Monday, October 29, 2012
Feast of Saint Narcissus of Jerusalem
Good morning. Reflecting upon today’s Gospel, it occurred to me how often our Lord tends to heal people, but instead of simply healing them and sending them on their way, He more times than not tends to engage in some type of ritual, if only but to lay His hands upon them. In thinking about this, it occurred to me that we so often tend to have the need for such things in our lives, we require ritual or various experiential things in order to provide for the changes we seek. In fact, despite the fact that technique contributes minimally to the positive outcome in therapy, individuals and couples seek counseling in the hope that, much like the woman in today’s Gospel, a cure awaits them. Truth known, it was the woman’s faith that cured her, and so it is with couples who come to counseling, their faith, and their commitment to change is what ultimately makes for the positive changes they seek. Like the woman in the Gospel we sometimes feel a need for more specialized or dramatic things to appreciate Jesus’ healing presence. The woman in the temple, her healing didn’t require any special techniques, skills, or cue cards to make things better; but the assurance the laying of hands offered her emboldened her faith. So it is for us, the meaning various rituals in our lives offer us provides what we need to obtain the positive results we seek. It was this way for the faith community of today’s saint, the presence of Saint Narcissus was so important to the people of Jerusalem that he continued to serve them despite his old age. It is this way with marriage and family life, so many positive things in our lives involve ritual and these rituals provide for the continued growth and strength needed to continue on. Rituals help us identify who we are both as individuals and as a family; they provide for consistency and predictability in a world which challenges marriage and family values. Rituals make us feel more certain, happier and more a part of something good and right. As part of marriage and family life rituals can mean sharing meals together, or holiday traditions, nicknames for each other, shared stories, or the way we greet one another; all these things and more come together to give our lives meaning and strength, and serve to hold us together no matter what. As Tevye, in The Fiddler on the Roof notes: “Without our traditions, our lives would be as shaky as... as... as a fiddler on the roof!" Hang on to those traditions. Make a great day!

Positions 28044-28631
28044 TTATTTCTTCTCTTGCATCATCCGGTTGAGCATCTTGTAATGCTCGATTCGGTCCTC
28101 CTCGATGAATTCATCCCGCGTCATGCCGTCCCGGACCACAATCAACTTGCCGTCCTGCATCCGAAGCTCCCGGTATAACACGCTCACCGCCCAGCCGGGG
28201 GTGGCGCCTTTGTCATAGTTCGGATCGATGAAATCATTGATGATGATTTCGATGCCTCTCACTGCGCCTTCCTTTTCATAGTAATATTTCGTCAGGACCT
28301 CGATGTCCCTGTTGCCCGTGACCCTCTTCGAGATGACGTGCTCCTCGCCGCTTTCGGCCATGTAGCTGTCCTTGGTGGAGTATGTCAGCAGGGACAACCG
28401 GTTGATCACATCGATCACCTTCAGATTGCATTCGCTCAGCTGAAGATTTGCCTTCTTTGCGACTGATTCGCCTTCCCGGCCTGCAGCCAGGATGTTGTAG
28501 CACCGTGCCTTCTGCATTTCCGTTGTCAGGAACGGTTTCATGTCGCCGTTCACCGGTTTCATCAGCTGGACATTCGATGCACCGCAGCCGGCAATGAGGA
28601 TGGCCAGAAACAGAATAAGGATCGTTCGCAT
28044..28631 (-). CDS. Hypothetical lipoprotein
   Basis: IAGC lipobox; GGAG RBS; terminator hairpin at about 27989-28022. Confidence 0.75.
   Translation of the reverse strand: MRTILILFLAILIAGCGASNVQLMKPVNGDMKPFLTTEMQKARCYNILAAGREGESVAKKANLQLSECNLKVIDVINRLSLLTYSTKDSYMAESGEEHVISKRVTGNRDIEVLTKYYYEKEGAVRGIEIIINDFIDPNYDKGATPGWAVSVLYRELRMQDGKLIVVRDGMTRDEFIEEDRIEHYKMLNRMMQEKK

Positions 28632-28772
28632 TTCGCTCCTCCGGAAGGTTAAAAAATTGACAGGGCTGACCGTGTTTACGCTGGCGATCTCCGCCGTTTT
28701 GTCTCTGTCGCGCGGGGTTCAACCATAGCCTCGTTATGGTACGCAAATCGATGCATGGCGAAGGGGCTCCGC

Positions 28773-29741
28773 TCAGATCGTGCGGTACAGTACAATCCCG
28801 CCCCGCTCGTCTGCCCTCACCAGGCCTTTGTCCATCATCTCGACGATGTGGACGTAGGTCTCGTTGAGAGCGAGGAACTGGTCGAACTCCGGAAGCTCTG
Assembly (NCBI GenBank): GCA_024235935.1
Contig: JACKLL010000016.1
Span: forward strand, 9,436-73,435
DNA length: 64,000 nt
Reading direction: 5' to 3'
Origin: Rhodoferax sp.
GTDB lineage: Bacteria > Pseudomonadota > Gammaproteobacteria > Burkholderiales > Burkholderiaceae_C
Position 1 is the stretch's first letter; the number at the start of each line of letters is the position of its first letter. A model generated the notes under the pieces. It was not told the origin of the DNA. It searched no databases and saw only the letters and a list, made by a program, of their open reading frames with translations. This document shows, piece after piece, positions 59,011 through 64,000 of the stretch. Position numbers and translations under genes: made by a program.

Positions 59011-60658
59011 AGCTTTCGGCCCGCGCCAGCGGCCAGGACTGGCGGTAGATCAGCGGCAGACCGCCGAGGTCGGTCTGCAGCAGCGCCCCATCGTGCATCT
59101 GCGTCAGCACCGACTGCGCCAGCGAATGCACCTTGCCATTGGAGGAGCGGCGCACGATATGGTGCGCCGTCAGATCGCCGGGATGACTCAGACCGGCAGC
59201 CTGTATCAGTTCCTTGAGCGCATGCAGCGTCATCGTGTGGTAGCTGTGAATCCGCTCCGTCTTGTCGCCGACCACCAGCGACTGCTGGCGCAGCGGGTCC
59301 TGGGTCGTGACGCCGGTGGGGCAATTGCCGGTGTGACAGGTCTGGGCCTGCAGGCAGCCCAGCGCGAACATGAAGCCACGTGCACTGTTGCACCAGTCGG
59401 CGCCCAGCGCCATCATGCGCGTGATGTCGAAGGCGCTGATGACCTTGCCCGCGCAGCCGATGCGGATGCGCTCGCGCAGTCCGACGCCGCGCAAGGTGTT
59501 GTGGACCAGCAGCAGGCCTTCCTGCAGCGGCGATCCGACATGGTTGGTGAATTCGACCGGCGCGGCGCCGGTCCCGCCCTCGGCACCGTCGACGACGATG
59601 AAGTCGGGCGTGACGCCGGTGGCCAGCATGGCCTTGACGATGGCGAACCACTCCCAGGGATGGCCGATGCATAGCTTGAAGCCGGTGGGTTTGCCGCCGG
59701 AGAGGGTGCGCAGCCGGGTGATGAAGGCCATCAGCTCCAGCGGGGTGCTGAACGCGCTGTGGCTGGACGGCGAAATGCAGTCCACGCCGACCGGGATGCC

Today we recall the good life, gifts, and work of Saint Narcissus.
Posted by Donald Gatwood at 8:00 AM